Based on a presentation at the 2018 Silage for Beef Cattle Conference at the Eastern Nebraska Research and Extension Center
Forage quality is the Achilles’ heel for any ruminant nutritionist. The better the forage is coming out of storage, the better the nutritionist.
Undesirable micro-organisms include Salmonella, E coli O157:H7, other coliforms, Listeria, Clostridials, Cryptospordia, yeast and molds. Many of these organisms are normally found in the environment or may be transferred to crops when manure is applied before harvest. The key to minimizing their impact is managing the ensiling process such that they do not have the opportunity to proliferate or survive during fermentation or feed-out.
A practice often overlooked is discarding spoiled silage from feed. Dilution is not the solution to
pollution. A study to determine the effect of level of surface spoilage included in corn silage based on 16 diets was reported in 2000 (Whitlock et al.). The addition of spoiled silage decreased CP digestibility in a linear manner, and surface spoilage had large negative effects on DM intake and DM, OM and NDF digestibility. When the ruminal contents were evacuated, the spoiled silage had partially or totally destroyed the integrity of the forage mat in the rumen.
Improve Aerobic Stability
Aerobic stability of silage is defined as the length of time it takes for disturbed silage (exposed to air) to heat to 20°C. Aerobic stability is very important in maintaining nutrients and quality of silage during feed-out.
Many producers make the mistake of thinking feed is only in front of the cows for less than 24 hours — so aerobic stability should not make a big difference. Aerobic stability is the cumulative time from first exposure to air until consumed by the cow. If the face of a silo is not well managed, exposure to air and aerobic deterioration could begin days before the feed reaches the feedbunk.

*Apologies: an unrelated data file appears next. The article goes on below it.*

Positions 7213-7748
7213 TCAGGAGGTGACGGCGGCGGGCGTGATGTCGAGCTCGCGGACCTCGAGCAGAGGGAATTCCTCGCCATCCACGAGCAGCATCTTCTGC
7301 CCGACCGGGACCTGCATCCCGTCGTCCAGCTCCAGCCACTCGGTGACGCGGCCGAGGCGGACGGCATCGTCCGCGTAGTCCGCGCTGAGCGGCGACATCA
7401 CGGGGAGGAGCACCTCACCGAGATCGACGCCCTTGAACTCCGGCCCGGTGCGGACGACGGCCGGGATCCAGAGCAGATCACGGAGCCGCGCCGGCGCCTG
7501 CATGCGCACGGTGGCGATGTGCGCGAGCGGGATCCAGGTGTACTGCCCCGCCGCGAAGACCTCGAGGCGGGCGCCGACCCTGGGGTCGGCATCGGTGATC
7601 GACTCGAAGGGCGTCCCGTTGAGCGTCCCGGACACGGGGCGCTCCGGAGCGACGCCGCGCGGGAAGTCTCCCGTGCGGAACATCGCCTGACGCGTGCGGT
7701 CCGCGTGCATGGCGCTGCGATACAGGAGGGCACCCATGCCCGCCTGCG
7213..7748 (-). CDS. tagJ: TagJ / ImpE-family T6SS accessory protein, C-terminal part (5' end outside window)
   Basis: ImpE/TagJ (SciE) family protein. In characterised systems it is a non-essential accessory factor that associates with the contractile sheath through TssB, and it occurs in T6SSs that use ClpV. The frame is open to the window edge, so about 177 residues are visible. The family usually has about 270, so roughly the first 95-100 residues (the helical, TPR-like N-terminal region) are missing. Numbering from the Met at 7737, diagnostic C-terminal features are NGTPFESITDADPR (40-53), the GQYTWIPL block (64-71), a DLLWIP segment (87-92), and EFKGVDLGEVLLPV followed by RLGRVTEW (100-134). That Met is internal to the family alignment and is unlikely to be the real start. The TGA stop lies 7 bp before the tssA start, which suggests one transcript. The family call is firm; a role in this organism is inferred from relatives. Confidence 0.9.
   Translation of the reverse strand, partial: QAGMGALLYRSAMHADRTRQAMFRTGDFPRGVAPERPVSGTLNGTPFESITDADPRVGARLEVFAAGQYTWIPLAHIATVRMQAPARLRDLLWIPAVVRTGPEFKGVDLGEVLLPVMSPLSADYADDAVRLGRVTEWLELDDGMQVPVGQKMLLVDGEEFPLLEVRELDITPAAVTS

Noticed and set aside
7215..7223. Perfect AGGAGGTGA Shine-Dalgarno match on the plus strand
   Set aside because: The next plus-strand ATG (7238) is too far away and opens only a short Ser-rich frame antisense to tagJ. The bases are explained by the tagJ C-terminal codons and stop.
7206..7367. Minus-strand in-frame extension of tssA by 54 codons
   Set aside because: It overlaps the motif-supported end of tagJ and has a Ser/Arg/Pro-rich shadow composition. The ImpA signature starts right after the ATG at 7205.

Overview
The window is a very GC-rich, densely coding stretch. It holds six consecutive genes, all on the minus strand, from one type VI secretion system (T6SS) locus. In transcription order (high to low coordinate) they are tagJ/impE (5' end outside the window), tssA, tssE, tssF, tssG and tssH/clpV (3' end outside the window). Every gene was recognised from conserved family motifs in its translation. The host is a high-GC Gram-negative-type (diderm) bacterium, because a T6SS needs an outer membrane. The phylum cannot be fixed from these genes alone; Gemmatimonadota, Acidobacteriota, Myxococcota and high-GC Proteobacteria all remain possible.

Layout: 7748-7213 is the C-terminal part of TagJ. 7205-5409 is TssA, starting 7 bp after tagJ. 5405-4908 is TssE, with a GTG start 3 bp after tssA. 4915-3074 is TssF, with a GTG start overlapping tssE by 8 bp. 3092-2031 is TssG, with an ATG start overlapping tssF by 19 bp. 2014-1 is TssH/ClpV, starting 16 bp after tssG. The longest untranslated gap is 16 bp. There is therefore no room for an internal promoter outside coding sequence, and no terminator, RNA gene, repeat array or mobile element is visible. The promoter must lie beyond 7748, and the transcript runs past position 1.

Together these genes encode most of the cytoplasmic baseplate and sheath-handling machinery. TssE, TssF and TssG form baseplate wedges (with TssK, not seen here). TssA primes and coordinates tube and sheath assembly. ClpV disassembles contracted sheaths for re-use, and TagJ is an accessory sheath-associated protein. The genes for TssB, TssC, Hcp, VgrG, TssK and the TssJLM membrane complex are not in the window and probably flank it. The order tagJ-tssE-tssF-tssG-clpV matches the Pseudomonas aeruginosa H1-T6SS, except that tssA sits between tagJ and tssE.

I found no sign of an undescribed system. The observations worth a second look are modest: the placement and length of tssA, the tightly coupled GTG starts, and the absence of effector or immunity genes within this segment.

Aerobic deterioration begins when silage is exposed to air and the temperature gets above 500°F (100°C). At this point, the wild yeast in the silage wake up. The result is more heat and higher pH. The conditions are now just right for mold and bacteria to wake up and further deteriorate the silage. At this point, changes start to become visible. By this time, most of the damage has already been done.
The high lactic acid and low pH produced in the fermentation phase do not protect silage against wild yeasts. Yeast can use lactic acid as a food source. Acetic acid, butyric acid and propionic acid are good yeast inhibitors. Butyric acid in silage does not play well with cows and should be avoided at all costs.
Rapid reduction in pH and aerobic stability at feed-out are the hallmarks of well-controlled silage fermentation and quality feed for the cows. Forage quality cannot be improved through the silage process. It can only be preserved or destroyed.
To download proceedings of the 2018 Silage for Beef Cattle Conference, or watch a video of the presentation, visit https://beef.unl.edu/2018-silage-beef-cattle-conference. The conference was sponsored by Lallemand Animal Nutrition, the University of Nebraska Extension and the Iowa Beef Center.